It’s hard to admit you have a drug problem and even harder to admit someone you love has a problem. But it’s crucial that you do because each day that you put off facing an addiction is one more day it has to become entrenched and tougher to overcome.
How can you really know, though, when the time has come to reach out for help? One way that problem drug use reveals itself is in the words that are used to describe the person. In my work helping those with those with addictions, I know that when I hear certain words consistently, there’s a good chance substance use has spiraled out of control.
If people start using these five adjectives when talking about you, or if you find yourself using them when speaking of someone you care about, pay attention. They are clues you can’t afford to ignore.
“You’re so irresponsible. I can’t count on you to do anything anymore. You break your promises. You’re gone for hours. You do what you want without thinking about how it affects anyone else.”
When addiction is in the picture, there’s a reason for this irresponsibility. Drug use changes the brain in a multitude of ways, and one is that it disturbs signaling in regions related to executive functions. That means the ability to do things such as make decisions, control impulses, problem-solve and plan is diminished. The person may want desperately to do the right thing but be unable to put the necessary pieces in place.
“You’ve been so moody lately. One minute you’re up and the next you’re down. You just don’t seem like yourself.”
Mood swings and extreme moods go with the territory in addiction. That’s because the drugs themselves prompt a range of emotions, including euphoria, giddiness, agitation, zoned-out calm, off-the-wall energy, and more, depending on the substance and the person’s reaction to it. Then there’s the time between uses, which can bring withdrawal symptoms such as anxiety, depression, fatigue and irritability. Put them together and the result is an emotional roller-coaster ride.
“You seem so preoccupied these days. It’s like you’re not really here, even when I’m talking to you.”
There’s a lot going on below the surface for an addicted person. As they continue use, reward centers in the brain begin to be activated not just by the drug use but by the anticipation of it. That means all the things they associate with their drug use — places, people, smells, sounds, sights — trigger powerful cravings that distract them from things that used to matter, including relationships. The world begins to narrow to thoughts of the drug and how to get the next fix.
“I used to be able to trust you. Now I can’t believe a word you say.”
Lying, stealing and other forms of dishonesty can become self-preservation for those with addictions — not only a way to try to avoid the disappointment and contempt of others and the shame it brings, but also a way to keep alive a habit that mind and body are screaming is essential.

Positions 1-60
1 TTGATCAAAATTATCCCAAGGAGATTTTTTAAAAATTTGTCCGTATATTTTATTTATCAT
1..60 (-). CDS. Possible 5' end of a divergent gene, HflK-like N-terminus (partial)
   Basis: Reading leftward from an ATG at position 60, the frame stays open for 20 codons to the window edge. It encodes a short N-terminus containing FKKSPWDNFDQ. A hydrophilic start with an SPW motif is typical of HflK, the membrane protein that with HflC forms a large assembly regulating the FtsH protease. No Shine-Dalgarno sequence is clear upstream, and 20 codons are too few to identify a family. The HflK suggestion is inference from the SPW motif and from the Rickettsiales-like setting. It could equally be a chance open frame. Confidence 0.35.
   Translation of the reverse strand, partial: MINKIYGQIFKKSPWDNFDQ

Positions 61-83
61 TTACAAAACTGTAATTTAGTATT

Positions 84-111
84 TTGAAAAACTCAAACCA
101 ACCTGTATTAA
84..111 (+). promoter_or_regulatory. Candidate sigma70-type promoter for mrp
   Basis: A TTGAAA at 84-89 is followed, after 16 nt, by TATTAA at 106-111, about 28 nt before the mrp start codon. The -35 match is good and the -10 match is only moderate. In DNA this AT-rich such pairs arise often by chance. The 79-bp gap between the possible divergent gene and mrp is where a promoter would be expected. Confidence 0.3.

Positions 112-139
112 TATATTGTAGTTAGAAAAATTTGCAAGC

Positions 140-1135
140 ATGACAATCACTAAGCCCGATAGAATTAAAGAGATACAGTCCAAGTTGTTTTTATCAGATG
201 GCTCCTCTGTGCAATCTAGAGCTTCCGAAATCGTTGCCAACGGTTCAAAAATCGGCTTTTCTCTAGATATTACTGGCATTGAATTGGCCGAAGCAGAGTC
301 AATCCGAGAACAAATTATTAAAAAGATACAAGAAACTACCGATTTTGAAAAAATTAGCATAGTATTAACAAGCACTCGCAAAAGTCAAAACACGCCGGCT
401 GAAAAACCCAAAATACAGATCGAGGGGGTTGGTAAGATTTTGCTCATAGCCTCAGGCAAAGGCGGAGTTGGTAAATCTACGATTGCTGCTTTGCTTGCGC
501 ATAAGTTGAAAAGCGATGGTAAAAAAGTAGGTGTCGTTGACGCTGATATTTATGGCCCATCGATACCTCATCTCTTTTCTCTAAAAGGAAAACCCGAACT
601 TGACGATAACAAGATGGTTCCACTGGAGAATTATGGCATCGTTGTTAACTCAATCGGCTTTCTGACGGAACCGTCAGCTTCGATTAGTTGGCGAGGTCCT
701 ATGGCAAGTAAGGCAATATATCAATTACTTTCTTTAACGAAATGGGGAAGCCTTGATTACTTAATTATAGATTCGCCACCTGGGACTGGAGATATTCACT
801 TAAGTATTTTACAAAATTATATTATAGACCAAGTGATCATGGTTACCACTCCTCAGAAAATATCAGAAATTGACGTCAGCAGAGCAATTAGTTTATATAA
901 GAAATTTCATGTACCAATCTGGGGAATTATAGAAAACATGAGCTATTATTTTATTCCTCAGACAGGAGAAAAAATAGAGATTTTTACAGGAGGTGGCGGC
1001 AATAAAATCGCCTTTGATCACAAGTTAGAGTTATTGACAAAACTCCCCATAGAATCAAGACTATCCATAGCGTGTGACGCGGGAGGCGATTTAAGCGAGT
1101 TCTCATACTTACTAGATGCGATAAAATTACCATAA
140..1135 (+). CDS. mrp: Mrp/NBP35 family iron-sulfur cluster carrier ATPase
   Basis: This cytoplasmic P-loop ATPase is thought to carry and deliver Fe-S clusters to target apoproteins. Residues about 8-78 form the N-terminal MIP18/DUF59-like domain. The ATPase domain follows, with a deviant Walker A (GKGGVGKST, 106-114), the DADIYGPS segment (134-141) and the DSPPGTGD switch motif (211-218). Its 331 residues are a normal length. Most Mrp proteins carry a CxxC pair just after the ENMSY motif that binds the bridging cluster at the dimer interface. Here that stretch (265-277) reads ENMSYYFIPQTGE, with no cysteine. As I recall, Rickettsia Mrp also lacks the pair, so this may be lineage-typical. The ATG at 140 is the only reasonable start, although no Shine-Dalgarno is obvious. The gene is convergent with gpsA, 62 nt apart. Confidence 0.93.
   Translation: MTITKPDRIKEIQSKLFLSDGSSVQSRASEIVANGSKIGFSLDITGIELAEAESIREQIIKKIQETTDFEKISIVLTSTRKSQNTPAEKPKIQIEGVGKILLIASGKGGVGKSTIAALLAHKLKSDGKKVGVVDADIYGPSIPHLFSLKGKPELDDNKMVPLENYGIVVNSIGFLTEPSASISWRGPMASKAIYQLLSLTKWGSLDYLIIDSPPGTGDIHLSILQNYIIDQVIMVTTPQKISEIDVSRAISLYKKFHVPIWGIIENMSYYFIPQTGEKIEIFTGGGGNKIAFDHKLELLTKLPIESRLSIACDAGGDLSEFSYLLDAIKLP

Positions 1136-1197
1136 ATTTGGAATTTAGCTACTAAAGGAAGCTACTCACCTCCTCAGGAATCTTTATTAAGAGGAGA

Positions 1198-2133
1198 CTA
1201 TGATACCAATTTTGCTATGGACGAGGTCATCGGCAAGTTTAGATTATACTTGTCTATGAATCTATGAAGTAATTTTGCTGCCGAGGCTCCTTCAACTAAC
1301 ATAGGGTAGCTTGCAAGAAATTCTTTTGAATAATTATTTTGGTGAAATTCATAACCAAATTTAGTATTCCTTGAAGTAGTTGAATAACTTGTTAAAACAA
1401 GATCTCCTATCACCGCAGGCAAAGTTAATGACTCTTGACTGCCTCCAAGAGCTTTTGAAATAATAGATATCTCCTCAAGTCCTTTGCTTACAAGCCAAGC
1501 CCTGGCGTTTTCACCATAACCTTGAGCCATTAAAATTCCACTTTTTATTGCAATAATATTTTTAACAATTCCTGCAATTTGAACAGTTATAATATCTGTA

The addicted person may assure a loved one they never use drugs, for example, when in reality their use is snowballing. Or they may rationalize dipping into a relative’s purse with a “just this once” logic. The dishonesty isn’t something they reserve for others; they will lie to themselves about the depth of their addiction rather than face the frightening truth.
“You used to be so upbeat and fun. Now nothing seems to make you happy.”
That first use of a drug may seem fantastic, but here’s a sad reality: The more you use it and the more euphoria you feel, the more your brain adjusts to handle the overflow. The reward system is actually reset, and as a result, the ability to feel pleasure from the drug — or from anything else in life, for that matter — is dampened.
Not only that, the drug use sets in motion an “anti-reward” process, making the person much more sensitive to stress and leaving them feeling miserable when the drug is not used.
So what happens? The person begins to use more of the drug to stave off the uncomfortable feelings and to try to recapture that first euphoria. But that leads to even worse cravings and withdrawal, which leads to more drug use — and the vicious cycle continues. Keeping misery at bay becomes the increasingly elusive goal. No wonder happiness seems to be no part of the picture for those deep in addiction.
Dealing With Addiction
These five adjectives are hard to hear, but acknowledging the meaning behind them can be the first step toward reclaiming health and happiness.
If you see someone you love in these words, you can help get them back on track by supporting without enabling and by encouraging them to talk honestly and without fear of censure. Remind them of these facts:
Research points to addiction as an acquired disease of the brain, not a personal failing or moral weakness, and it can be treated.
Multiple treatment options are now available including 12-step offerings and 12-step alternatives, medication-assisted treatment, and a variety of therapies that can help the person uncover the source of their drug use and begin to heal the damage done to their brain.
A person doesn’t have to hit rock bottom or feel “ready” before they can overcome an addiction. Research proves, in fact, that the all-important motivation needed often comes as part of treatment, not in advance of it.
If you see yourself in these five adjectives, allow yourself to believe that change is possible. After all, 23 million people are in successful recovery from addiction in the U.S. It’s a good bet these words once applied to them too.
Written by Dr. David Sack, MD
Bevill and Associates